In mid 1996, the town of Hesperia began building its new Museum and Nature Centre, based on the designs of Nader Khalili, and after much testing of a full-scale prototype erected at CAL EARTH. The complex consists of fourteen domes and two vaults, and is the first officially permitted structure of its kind to be built entirely of earth.
(reprinted from Permaculture Journal no. 10)
Six years ago, I left the companies that I had just sold. I bought a motorcycle and rode it into the desert. My idea was to fire a clay and adobe house right in place, and then possibly glaze parts of it. The idea had hounded me for many years and I thought: 'Now is the time to do it'.
Khalili: I had no background in ceramics, no background in anything that has to do with firing, and possibly that's why it came to me. There was no limit in my mind like how big a piece of ceramic or how hot a fire can be.
I knew for two-thirds of the world, even more eighty percent maybe there is no material, no money, no architecture, nothing available to them. The only thing they have is their labour and the earth under their feet. That is the architecture which is real to me to provide for those people who have just their hands and the earth. So the question was: how would I come up with something with these factors in my mind?
All over the world there are huge kilns built out of adobes and clay. They have lasted for hundreds of years. I came to the kilns when I had to explain my work to the villagers.To the specialists and big people in the city and bureaucrats, I couldn't explain anything. I couldn't get any help from them, so I just left everything and went to the villages.
I saw a funny worn wall outside one village. I went inside and looked, and it was a big kiln exactly the size of the house I planned to fire. I tried to break it with my foot, hand, anything, but I couldn't. They were using this kiln to bake ceramics and make bricks a hundred years ago, and it was abandoned. It had sat there under rain, snow, flood, earthquake. After all these years of struggle, I saw that I was doing exactly what the village had been doing for hundreds of years.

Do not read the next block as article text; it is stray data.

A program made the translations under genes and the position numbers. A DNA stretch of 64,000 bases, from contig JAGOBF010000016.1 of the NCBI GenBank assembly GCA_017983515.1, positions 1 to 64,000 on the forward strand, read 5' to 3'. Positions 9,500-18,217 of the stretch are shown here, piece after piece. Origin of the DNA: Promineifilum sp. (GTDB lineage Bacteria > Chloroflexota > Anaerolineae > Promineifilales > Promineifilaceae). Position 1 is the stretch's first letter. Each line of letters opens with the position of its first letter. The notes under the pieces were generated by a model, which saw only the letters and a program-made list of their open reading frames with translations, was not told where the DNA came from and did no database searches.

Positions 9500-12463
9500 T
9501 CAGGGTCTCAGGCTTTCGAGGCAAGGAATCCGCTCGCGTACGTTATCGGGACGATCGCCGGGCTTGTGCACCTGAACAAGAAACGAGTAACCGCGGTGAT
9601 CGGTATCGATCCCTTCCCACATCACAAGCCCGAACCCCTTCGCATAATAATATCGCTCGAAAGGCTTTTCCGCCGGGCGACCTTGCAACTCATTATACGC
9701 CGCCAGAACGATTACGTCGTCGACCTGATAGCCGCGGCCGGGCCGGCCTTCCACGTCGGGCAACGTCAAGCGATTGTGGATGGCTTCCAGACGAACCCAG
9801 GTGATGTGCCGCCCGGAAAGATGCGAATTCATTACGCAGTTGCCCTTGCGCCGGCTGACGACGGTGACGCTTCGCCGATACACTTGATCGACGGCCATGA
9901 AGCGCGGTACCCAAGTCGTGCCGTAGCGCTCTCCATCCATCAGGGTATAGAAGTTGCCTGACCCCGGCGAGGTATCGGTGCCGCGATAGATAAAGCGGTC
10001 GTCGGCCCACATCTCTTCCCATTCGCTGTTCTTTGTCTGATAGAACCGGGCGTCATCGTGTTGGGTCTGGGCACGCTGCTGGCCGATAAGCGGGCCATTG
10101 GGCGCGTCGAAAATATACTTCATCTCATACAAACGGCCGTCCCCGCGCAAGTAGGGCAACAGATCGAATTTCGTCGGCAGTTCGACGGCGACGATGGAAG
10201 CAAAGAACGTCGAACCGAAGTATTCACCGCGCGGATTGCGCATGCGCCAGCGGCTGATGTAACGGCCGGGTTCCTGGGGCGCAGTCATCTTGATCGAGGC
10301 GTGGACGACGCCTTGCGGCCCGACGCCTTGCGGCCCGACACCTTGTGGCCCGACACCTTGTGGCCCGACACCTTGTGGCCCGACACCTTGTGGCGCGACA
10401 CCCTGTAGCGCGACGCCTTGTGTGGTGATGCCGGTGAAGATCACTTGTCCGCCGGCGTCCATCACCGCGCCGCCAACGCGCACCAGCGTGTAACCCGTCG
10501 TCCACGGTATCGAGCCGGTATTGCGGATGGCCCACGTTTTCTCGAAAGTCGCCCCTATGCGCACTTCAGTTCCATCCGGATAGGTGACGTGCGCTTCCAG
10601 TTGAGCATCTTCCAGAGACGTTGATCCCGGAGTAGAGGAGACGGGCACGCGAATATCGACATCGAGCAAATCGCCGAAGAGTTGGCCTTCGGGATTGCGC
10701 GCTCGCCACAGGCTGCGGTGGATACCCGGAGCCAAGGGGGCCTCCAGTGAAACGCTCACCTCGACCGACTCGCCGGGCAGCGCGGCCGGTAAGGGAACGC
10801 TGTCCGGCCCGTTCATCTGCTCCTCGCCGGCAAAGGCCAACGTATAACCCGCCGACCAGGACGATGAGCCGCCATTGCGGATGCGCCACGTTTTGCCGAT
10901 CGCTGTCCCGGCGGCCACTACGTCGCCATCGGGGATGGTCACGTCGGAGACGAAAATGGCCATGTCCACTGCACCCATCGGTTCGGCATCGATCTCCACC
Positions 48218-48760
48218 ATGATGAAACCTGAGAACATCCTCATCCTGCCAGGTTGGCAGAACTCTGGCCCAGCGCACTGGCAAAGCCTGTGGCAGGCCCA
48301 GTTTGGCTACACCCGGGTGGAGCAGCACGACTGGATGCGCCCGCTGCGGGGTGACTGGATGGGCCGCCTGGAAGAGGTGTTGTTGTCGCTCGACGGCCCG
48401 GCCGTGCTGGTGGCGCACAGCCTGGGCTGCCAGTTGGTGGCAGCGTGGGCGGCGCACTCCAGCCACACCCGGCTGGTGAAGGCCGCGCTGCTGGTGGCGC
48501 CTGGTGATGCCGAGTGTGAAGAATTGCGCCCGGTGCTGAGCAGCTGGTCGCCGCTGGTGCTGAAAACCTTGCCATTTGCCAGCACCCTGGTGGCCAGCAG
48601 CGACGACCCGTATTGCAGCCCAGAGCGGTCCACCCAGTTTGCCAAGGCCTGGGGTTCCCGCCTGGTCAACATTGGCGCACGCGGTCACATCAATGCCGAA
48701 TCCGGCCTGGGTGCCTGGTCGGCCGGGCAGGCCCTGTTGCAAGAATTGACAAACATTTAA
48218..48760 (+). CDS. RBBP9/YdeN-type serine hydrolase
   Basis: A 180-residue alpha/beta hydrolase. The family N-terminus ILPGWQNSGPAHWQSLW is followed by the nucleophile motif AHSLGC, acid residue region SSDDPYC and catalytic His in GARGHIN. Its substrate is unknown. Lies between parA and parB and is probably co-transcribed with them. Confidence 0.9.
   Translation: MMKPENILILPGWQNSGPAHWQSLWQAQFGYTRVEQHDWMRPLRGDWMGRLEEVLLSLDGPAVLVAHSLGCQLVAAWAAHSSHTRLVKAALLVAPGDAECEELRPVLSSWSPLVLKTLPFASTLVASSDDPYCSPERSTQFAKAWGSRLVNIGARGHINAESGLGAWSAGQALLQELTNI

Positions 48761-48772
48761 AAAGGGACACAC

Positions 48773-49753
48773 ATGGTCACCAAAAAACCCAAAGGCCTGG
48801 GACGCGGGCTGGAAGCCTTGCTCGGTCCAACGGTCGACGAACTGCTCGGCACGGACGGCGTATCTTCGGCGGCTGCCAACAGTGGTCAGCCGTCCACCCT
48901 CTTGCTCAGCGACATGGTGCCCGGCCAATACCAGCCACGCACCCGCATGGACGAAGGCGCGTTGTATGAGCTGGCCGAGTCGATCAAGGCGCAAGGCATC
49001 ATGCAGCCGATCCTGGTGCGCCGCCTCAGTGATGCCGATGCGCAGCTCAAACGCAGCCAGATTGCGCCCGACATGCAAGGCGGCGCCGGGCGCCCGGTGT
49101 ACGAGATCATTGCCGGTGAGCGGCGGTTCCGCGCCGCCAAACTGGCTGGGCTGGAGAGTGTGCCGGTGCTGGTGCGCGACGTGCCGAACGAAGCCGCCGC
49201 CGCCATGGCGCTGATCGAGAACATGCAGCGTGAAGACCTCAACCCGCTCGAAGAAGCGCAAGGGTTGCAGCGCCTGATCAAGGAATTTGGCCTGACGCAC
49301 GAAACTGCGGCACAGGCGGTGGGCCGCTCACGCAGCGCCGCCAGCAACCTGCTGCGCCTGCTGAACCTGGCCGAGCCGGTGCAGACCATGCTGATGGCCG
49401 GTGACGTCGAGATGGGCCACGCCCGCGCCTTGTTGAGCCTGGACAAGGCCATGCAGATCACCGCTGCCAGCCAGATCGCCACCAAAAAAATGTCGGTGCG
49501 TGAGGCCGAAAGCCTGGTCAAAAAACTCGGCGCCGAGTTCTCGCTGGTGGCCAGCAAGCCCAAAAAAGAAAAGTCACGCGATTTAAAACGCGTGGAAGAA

So I ran to the village and took the villagers down to the kiln. I said: 'Now look, you are living in houses which made from adobe and clay and have roofs which are vaults or domes without any wood. How come your houses have been falling on your heads and killing you and your cattle all this time, but this kiln hasn't fallen down?' One of the old men looked at me as if I were an idiot. And he said, very nicely, 'Well, can't you see that a fire has made this to one-piece brick? This will stay for a hundred years!'
All of a sudden one of them said, 'Oh, that's what you're going to do to our houses!' and then the whole thing fell into place.
So that was the big moment.
Khalili: That was one of the big moments. Over these six years, I have had many big moments big moments of discovery how you can glaze a house or a kitchen or a bathroom; big moments of discovery of how you fire a place.
How do you fire a place?
Khalili: The system is patented, but it will be my gift to the people. Really it's very simple. You close up the windows and doors with adobes and you leave a hole in the door for a torch. The torch is made so it curves upward into the room. You put a barrel of kerosene oil or whatever kind of fuel you have on the roof of the next house, and that gives the pressure to let the oil flow through a hose into the torch. The fire stays lit for about twenty hours.
What's the cost of firing a house?
Khalili: It came out to one house with two rooms, arounds 300 square feet, $US38 worth of fuel to fire.
About how many structures have been fired in this way?
Khalili: This is very, very new. the first construction we did was a year ago, and a year before that we fired twelve houses that were twenty or thirty years old. I did only two of them; the rest of them the villagers did themselves. The new construction was a five thousand square foot school. The whole thing was made from clay earth. The total cost for materials was $US1800.
The roofs are vaults and domes, the best forms Nature has given us. Any architect, any structural engineer knows a dome can resist forces better than any other form. That has been shown in earthquakes all over the world. Just before the revolution in my country (Iran), in Tabas a great earthquake levelled everything including all the steel and concrete structures. The only things that remained there were the structures with brick and clay that were built in the form of domes.
The revolution really broke many things in the people's minds. All of a sudden, you asked yourself: 'Now what is all this city planning, housing, all these beautiful statistical figures, feasibility studies? You find out they don't belong to these poor people.